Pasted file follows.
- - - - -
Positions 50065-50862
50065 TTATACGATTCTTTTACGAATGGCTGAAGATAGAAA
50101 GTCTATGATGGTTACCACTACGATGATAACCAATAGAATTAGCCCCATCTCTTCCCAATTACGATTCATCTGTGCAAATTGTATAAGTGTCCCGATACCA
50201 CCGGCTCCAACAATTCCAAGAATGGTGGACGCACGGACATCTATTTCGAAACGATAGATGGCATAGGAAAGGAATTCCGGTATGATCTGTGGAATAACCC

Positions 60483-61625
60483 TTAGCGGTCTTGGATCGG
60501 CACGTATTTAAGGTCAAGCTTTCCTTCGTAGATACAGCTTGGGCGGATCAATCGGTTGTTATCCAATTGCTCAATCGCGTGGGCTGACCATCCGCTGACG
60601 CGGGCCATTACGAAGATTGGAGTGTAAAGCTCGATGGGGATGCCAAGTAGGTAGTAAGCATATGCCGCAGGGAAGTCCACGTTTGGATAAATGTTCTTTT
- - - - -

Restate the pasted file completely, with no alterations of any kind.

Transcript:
Positions 50065-50862
50065 TTATACGATTCTTTTACGAATGGCTGAAGATAGAAA
50101 GTCTATGATGGTTACCACTACGATGATAACCAATAGAATTAGCCCCATCTCTTCCCAATTACGATTCATCTGTGCAAATTGTATAAGTGTCCCGATACCA
50201 CCGGCTCCAACAATTCCAAGAATGGTGGACGCACGGACATCTATTTCGAAACGATAGATGGCATAGGAAAGGAATTCCGGTATGATCTGTGGAATAACCC

Positions 60483-61625
60483 TTAGCGGTCTTGGATCGG
60501 CACGTATTTAAGGTCAAGCTTTCCTTCGTAGATACAGCTTGGGCGGATCAATCGGTTGTTATCCAATTGCTCAATCGCGTGGGCTGACCATCCGCTGACG
60601 CGGGCCATTACGAAGATTGGAGTGTAAAGCTCGATGGGGATGCCAAGTAGGTAGTAAGCATATGCCGCAGGGAAGTCCACGTTTGGATAAATGTTCTTTT